Tempranillo. It's a Spanish grape whose name is taken from "temprana" meaning early. The grape ripens in September several weeks ahead of other Spanish red grapes.
Early maturity helps to avoid a host of autumnal threats such as rain, rot and mildew. This is a huge plus. But the boon of early maturity on the back end is slightly offset by early bud break on the front end. The vine is very vulnerable to spring frosts.
Although this situation is bad for the grower, it's good for the consumer. A spring frost lowers yield. A smaller harvest is more concentrated and packed with flavor compounds … especially when guaranteed ripeness in a variety that matures early.
Perfect. Or perfecto. True, anyway you say it!
Tempranillo (tehm-prah-neeyo) has a host of other attributes as well. It's a productive black-skinned variety that is extremely adaptable to different growing conditions. It thrives in hot climates that are quite challenging to other grape varieties; it is drought-resistant. Yet it thrives in cool climates where the growing season is short due to its early ripening curve. And because the variety is intrinsically low to moderate in acid, a short, cool growing season does not produce an austere or thin, tart red.
This is a noble grape whose comportment in the vineyard manifests itself elegantly in the glass.
Its inherent adaptability is why the grape is so widespread throughout the Iberian peninsula. And everywhere it is planted it seems to pick up a new name. It is Cencibel in La Mancha, Tinto Fino in Ribero del Duero, Ojo de Liebre/Ull de Llebre in Catalonia, and Aragonez and Tinta Roriz in Portugal. In other parts of Spain, it is referenced as Tinto Madrid, Tinto del Pais and Tinto del Toro.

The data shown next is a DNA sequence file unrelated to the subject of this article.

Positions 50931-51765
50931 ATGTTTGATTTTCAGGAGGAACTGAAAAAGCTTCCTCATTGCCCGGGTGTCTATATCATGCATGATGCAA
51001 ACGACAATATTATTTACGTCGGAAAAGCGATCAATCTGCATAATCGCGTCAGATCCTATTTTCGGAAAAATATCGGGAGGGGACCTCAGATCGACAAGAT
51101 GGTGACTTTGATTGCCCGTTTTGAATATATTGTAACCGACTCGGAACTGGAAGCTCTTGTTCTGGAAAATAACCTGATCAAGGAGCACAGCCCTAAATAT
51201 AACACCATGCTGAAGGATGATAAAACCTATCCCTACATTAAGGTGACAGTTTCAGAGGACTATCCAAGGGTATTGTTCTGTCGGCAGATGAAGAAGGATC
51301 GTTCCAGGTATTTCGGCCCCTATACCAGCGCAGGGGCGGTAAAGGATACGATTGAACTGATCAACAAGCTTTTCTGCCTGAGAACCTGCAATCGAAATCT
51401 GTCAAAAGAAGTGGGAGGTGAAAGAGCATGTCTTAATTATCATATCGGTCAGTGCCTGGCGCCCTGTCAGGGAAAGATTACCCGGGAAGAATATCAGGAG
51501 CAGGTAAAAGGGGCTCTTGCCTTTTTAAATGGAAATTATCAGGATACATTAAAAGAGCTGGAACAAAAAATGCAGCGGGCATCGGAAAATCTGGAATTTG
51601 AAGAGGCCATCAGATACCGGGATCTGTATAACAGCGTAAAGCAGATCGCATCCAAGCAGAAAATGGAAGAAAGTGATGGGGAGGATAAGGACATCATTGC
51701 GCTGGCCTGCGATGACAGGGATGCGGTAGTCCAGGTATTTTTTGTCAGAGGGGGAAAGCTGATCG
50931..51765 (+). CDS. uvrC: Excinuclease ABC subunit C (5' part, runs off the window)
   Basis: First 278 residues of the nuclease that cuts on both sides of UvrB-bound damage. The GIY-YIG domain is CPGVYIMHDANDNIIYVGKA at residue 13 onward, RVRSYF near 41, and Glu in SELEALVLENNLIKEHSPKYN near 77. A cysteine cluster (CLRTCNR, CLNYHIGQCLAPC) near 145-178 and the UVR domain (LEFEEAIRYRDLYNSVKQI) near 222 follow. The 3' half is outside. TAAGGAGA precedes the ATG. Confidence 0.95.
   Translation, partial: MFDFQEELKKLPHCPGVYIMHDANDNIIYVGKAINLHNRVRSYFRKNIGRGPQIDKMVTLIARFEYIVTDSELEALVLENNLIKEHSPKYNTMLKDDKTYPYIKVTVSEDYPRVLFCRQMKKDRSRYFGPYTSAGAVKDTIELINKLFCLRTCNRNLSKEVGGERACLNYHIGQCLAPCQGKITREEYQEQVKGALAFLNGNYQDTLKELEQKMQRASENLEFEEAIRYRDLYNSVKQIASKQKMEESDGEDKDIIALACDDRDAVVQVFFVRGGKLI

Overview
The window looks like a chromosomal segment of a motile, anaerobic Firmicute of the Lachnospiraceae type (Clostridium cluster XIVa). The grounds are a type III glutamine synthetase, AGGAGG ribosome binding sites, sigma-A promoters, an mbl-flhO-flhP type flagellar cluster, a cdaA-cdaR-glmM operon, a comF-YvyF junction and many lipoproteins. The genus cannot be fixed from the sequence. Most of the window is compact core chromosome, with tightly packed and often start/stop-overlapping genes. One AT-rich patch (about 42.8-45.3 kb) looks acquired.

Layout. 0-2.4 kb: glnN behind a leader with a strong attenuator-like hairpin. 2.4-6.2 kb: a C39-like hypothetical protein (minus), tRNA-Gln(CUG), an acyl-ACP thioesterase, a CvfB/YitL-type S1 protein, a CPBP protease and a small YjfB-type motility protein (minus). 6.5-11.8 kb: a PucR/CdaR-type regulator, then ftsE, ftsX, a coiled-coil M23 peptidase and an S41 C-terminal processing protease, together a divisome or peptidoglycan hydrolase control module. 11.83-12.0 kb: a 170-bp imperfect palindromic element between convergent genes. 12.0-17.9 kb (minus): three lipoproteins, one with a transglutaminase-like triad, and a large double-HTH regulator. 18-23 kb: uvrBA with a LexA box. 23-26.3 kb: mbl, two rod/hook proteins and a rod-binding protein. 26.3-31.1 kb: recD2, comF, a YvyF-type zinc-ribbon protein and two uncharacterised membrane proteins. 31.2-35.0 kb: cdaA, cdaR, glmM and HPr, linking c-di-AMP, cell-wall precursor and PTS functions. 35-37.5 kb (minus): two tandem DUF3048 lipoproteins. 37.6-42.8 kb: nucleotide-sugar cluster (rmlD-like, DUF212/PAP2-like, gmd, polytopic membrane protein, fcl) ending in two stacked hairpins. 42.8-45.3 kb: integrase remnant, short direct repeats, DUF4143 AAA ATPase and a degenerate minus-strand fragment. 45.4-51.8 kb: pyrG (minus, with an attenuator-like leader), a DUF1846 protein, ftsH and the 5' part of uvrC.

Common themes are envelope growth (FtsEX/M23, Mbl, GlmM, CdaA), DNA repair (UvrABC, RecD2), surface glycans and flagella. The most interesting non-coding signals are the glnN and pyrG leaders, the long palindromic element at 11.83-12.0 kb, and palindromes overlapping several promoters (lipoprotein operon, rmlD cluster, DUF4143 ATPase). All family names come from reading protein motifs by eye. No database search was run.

Interestingly, when it assumes a new name, it also assumes a new flavor profile. There are many expressions of this grape. It runs the gamut from moderate in alcohol to hot, from spice-driven to fruit-driven, from earthy and rich to delicate and perfumed. Best of all, good renditions can be purchased for a song.
But pounce now. Quality this good won't stay at bargain basement prices for long. It's the early bird that will catch the tempranillo.
Montebuena "Cuvée KPF"; Rioja, Spain 2010 ($10). This toothsome red is deep and rich with pomegranate fruit laced with dusty cocoa. There are hints of leather and sun-baked terra cotta, too. Earthy, fragrant, smooth and savory. Fabulous at a fabulous price.
Zaleo Tempranillo; Ribero del Guadiana (Extremadura), Spain 2010 ($14). Here, beautiful black cherry/dark plum fruit is laced with vanilla bean. The wine is big and packs a little heat, but it is smooth as satin. Rich, ripe, delicious.
Burgo Viejo Rioja, Spain 2005 ($10). Hard to believe this is a 2005; this wine is vintage fresh and fruit forward. Lots of vibrancy. Lots of cherries. Silk tannins. Perfume. It is delicious and easy-drinking at a price that is a real crowd-pleaser.Copyright © 2015, The Baltimore Sun